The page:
Friday, October 22, 2010

"Aladdin" by James Russell Lowell

"Aladdin" by James Russell Lowell

I had to memorize the poem, ALADDIN, in the 7th grade. It has remained with me since "I was a beggarly boy" At this stage of my life, I can truly identify with the poem's theme.

When I was a beggarly boy
And lived in a cellar damp,
I had not a friend nor a toy,
But I had Aladdin's lamp;

When I could not sleep for the cold,
I had fire enough in my brain,
And builded, with roofs of gold,
My beautiful castles in Spain!

Since then I have toiled day and night,
I have money and power good store,
But I'd give all my lamps of silver bright
For the one that is mine no more;

Take, Fortune, whatever you choose,
You gave, and may snatch again;
I have nothing 'twould pain me to lose,
For I own no more castles in Spain!

[The end]


Wednesday, February 3, 2010

50 Important Facts You Probably Forgot Between 5th Grade and College

50 Important Facts You Probably Forgot Between 5th Grade and College
There are a lot of fun-filled and educational years between grade school and heading off to college, providing ample opportunity to forget some of the most basic lessons you learned as a child. Here are some facts and tips that will help you refresh your memory and bring back some of that important information that can help you boost your trivia knowledge or even perform better in your college studies.


These facts will remind you of proper grammar, punctuation and structure.

Is it the "i" or the "e" first? This is a spelling question that troubles even the best spellers out there from time to time. The old rule "i before e except after c" will help you sometimes, but not in all cases. Some important addendums should include "or when sounded like a, like neighbor and weigh" and the rule should be dropped altogether when -c sounds like -sh, like in species.
How is a paper organized? Being able to organize an essay, research project or story is an essential part to doing well in any area of academics. While there are, of course, many subtleties, a paper should start with an introductory paragraph containing a thesis–the most important part of any essay. After this, each paragraph should have a main idea followed by information that expands on and explains these ideas. At the end, work should be tied up with a conclusion paragraph. It sounds basic, but many students let their writing become sloppier as they go along or never develop these strong fundamentals in the first place.
Which is the subject and which is the object? If you don’t remember which part of the sentence is which, you’re not alone. In most basic terms, you can remember that the subject is the part of the sentence that is doing something, while the object is the thing that is having something done to it. This can be helpful to know when learning a language besides English, as well.
What is a pronoun? Most of us know what a noun is, but do you recall what a pronoun is? Pronouns are the words that take the place of nouns in a sentence including I, she, he it, you, we and they. Using these correctly may get a bit trickier but you can find a guide here.
What is a homonym, antonym and a synonym. A homonym is a group of words that appear to be the same but actually have different meanings or pronunciations. An antonym refers to a word that is the opposite in meaning from another word. A synonym is a word that means the same or similar as another word.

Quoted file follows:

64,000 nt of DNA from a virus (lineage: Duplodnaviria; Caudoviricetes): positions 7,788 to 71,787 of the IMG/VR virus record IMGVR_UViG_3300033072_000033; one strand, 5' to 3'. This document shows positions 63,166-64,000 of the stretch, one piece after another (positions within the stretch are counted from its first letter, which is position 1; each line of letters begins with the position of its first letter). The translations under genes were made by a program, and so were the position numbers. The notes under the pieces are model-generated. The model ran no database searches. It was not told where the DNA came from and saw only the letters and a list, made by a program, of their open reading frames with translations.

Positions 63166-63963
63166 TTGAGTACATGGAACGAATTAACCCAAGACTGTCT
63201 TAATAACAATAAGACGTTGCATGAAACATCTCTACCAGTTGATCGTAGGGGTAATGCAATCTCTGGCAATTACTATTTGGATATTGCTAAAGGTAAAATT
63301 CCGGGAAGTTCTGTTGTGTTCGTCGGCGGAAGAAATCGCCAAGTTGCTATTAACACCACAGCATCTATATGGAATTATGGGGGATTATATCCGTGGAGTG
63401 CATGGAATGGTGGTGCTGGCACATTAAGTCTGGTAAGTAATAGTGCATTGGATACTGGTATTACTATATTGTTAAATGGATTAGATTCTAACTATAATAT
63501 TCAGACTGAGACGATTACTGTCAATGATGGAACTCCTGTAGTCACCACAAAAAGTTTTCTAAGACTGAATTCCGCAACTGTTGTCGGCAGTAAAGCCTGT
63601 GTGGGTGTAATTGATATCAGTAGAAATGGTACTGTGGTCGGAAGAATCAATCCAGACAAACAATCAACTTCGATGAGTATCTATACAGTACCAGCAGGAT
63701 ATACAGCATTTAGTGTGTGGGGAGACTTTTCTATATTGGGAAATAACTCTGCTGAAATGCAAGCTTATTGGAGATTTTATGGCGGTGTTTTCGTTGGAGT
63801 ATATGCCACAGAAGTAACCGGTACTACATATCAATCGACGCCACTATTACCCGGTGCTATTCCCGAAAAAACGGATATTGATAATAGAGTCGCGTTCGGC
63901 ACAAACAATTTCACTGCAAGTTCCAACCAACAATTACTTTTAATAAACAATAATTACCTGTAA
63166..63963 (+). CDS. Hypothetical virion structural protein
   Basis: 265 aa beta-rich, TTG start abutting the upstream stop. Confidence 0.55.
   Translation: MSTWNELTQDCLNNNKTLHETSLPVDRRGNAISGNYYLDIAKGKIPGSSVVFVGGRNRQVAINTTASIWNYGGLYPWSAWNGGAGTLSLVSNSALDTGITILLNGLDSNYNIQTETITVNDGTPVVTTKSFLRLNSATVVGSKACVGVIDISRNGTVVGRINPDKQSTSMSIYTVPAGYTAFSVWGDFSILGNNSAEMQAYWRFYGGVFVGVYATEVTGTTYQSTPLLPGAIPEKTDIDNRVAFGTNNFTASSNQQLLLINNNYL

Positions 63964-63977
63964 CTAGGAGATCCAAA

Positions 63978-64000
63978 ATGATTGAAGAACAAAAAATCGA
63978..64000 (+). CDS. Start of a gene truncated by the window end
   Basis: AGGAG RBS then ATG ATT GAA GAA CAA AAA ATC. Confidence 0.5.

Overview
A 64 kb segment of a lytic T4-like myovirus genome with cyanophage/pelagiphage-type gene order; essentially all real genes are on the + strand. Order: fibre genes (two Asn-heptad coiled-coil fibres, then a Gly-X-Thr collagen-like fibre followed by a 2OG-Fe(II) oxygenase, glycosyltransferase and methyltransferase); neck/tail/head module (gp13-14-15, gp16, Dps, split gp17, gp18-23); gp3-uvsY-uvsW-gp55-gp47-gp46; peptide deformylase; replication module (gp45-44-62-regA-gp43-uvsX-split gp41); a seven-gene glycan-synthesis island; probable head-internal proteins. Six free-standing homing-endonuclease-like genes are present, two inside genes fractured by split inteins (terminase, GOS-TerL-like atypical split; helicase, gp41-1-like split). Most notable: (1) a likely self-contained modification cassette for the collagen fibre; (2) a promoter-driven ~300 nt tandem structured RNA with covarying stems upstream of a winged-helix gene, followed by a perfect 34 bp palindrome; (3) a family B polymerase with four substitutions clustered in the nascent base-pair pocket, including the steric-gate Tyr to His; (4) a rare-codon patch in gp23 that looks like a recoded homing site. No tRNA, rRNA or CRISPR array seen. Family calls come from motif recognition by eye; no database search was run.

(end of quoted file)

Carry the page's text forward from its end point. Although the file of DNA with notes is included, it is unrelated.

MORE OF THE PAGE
What is the correct way to use commas? Commas aren’t alone in often being used incorrectly. Semi-colons, hyphens and colons are frequently used incorrectly as well. If you find it hard to remember to use these elements of speech correctly, reference a guide like this until you can commit it to memory.
What’s the difference between its and it’s? Find yourself often mixing these two up? You’re certainly not alone but there’s an easy way to remember which is the right word for the situation. Simply remind yourself that "it’s" is a contraction of the words "it is." If the expanded form of those words doesn’t make sense in your sentence, then you know to use "its" rather than "it’s".
How can you tell if a sentence is too long or too short? Sentences can either be a run-on or a fragment. You can determine if your sentence is a run-on by simply turning it into a yes or no question. If it makes sense, you’re doing ok. If not, you need to add some kind of conjunction or separate it into two sentences. A fragment on the other hand is simply an incomplete sentence that doesn’t make sense on it’s own. You can usually fix these by adding them back onto the main sentence to which they refer.
What are a verse, stanza and paragraph? If you can’t answer this question, it might be a good idea to refresh your memory on how writing is organized. In most cases, a verse is a single line of poetry, though more loosely it is a series of words arranged metrically. A stanza is a group of these verses, usually composed of four or more that work together in a poem or a song. A paragraph, on the other hand, is a division within a written work that focuses on a particular idea found in prose rather than poetic works.
What things need to be capitalized? While you’re probably aware that things like names, titles and other proper nouns need to be capitalized, are you aware of what parts of a book title should be capitalized or whether or not to capitalize the names of the seasons? Here you’ll find information on just about everything you should or shouldn’t put into caps.

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